gloomy Saints (15th Century)

As well as the big 1870s restoration, throughout the 19th century, and well into the 20th, fabulous money was being spent here on glass of the highest quality. The very earliest is in the east window, and yet this is still as late as 1873. The work of Henry Holiday for Heaton, Butler & Bayne, it depicts three scenes in the life of St Mary Magdalene. In the centre, she sobs at the foot of the cross. On the north side she washes the feet of Christ, and on the right she returns to the upper room to tell the disciples that the tomb is empty.

Mary Magdalene anoints the feet of Christ (Henry Holiday for Heaton, Butler & Bayne, 1889) Crucified (Henry Holiday for Heaton, Butler & Bayne, 1873) Mary Magdalene at the foot of the cross (Henry Holiday for Heaton, Butler & Bayne, 1889) Mary Magdalene tells the disciples about the Risen Christ (Henry Holiday for Heaton, Butler & Bayne, 1889)

The best of the rest of the glass is in the south aisle. An oddity is the east window here, an Adoration of the Magi scene which appears to be the work of Henry Holiday for Powell & Sons, but instead of the pre-Raphaelite colouring you might expect it has been rendered in sombre browns. Birkin Haward thought it was 'dreary', and it isn't helped by the nature of the stone guard on the outside. The lovely Annunciation scene to the south of it is a later work of the same workshop, while the angels at the west end appear to be another Henry Holiday design, probably for Powell & Sons.

Blessed Virgin and child (Henry Holiday for Powell & Sons, 1889) St Gabriel at the Annunciation (Powell & Sons, 1910) Blessed Virgin at the Annunciation (Powell & Sons, 1910) angel with a crown (Henry Holiday for Powell & Sons, 1870s) angel with the lilies of the Annunciation (Henry Holiday for Powell & Sons, 1870s)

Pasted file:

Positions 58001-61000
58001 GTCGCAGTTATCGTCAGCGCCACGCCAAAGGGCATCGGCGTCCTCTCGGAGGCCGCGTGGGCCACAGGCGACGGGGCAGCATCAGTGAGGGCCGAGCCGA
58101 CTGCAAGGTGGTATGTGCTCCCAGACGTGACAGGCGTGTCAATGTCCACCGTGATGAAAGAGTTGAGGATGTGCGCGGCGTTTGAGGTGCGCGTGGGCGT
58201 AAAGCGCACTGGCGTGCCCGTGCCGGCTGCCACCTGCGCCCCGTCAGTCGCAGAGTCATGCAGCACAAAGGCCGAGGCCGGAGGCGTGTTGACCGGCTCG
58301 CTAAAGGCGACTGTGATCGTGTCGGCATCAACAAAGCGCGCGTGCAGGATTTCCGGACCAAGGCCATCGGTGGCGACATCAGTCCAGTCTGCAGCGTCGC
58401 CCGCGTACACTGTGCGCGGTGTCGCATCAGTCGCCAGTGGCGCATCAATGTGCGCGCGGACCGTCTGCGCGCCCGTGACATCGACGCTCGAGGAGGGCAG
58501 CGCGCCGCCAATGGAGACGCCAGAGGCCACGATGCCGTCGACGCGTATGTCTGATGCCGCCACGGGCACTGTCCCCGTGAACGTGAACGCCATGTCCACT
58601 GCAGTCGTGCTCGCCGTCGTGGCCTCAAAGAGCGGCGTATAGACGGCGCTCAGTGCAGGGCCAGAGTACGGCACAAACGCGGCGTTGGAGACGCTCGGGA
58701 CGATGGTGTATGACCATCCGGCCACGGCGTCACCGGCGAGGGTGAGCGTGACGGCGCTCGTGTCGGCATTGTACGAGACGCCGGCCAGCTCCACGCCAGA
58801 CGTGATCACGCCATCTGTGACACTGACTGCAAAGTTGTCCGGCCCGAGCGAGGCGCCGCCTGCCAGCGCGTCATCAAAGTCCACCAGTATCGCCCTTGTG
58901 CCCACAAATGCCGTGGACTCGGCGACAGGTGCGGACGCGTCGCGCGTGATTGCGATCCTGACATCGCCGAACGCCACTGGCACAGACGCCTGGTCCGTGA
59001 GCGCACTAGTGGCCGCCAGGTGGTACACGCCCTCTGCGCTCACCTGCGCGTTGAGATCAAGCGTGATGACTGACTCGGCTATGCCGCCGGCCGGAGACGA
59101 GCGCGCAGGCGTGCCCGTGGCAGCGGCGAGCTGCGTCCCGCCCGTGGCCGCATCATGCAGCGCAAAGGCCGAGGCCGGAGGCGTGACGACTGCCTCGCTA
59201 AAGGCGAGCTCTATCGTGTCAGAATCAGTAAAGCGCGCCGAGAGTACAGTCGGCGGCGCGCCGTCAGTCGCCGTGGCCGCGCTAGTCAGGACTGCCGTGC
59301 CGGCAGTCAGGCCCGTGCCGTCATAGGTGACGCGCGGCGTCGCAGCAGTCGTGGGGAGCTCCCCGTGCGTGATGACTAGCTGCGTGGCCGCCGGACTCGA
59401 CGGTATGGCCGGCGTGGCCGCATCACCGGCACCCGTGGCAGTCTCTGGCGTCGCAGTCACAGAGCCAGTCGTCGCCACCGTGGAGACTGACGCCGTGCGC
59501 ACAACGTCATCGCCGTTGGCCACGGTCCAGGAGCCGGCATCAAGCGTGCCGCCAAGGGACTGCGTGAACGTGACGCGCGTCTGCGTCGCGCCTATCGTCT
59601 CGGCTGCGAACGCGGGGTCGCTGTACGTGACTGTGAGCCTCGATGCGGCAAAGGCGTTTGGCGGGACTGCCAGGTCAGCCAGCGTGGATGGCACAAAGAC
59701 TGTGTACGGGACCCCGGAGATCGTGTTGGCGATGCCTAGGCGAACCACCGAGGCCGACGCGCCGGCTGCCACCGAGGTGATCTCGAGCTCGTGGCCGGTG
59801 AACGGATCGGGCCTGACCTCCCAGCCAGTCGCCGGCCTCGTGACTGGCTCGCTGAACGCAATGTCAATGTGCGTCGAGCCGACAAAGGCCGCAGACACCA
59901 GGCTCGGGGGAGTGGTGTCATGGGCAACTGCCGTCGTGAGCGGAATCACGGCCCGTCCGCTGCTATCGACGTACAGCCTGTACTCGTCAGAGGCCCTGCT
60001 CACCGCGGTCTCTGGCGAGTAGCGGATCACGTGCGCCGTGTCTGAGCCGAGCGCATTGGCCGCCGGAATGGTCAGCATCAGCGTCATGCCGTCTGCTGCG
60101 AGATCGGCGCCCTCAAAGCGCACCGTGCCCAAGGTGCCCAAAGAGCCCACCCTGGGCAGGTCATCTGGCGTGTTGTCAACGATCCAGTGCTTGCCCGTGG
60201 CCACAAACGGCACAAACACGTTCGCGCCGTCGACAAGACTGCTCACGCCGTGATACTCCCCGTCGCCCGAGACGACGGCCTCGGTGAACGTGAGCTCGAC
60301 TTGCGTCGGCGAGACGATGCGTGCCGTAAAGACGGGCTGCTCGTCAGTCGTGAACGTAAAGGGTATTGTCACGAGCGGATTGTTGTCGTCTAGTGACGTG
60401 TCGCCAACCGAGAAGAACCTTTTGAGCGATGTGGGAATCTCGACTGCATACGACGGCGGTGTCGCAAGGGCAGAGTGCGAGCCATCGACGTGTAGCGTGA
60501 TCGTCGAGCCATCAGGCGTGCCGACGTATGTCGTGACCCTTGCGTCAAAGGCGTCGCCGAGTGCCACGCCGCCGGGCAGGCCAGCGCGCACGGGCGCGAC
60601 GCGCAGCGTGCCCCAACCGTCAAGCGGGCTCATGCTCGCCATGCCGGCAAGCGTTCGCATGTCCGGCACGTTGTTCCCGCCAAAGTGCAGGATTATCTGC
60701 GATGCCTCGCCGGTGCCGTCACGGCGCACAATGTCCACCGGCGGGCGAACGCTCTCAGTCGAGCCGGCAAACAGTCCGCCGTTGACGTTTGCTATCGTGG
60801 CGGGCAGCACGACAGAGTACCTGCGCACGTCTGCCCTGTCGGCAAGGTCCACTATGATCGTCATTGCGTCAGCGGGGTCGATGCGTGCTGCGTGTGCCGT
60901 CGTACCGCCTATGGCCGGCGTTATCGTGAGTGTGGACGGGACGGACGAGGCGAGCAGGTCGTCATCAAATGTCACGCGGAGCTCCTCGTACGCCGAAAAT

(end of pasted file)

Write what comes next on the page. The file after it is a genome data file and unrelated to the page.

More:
The most striking feature of the Victorian restoration is the vast mural above the chancel arch, depicting the Ascension, an awkward subject. In medieval times, it was conventional to portray it as the gathering together of the Apostles, who pray and look upwards, prefiguring Pentecost. Christ's feet in the clouds above would remain to remind us of the incarnational nature of the story. The Victorians preferred to show the whole body of Christ, with the Disciples marginalised. Perhaps they were uneasy with the Catholic feel of the traditional iconography. Whatever, it is hard to show a man ascending with dignity, even the Son of Man, or especially so. Should he flap his arms? Should he look downwards at his followers, or upwards at his destination? As so often, Pulham's Ascension looks like nothing so much as a robed figure trampolining. Thankfully the restored canopy of honour in the roof to the west of it, shows the Victorians doing a much better job of seeming convincingly medieval.

Simon Knott, August 2018


looking east Ascension (1873) chancel
altar and reredos font
Adoration of the Magi (Henry Holiday for Powell & Sons, 1880s) Joseph and Mary at the Presentation in the Temple Simeon and the infant Christ (1870s) Mary and Joseph find the tyoung Christ teaching in the temple (1890s) angels (Henry Holiday for Powell & Sons, 1880s)
censing angel (Henry Holiday for Heaton, Butler & Bayne, 1873) and he said unto them how is it that ye sought me (Henry Holiday for Powell & Sons, 1870s) angel with a scroll (Henry Holiday for Heaton, Butler & Bayne, 1873)


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The Norfolk Churches Site: an occasional sideways glance at the churches of Norfolk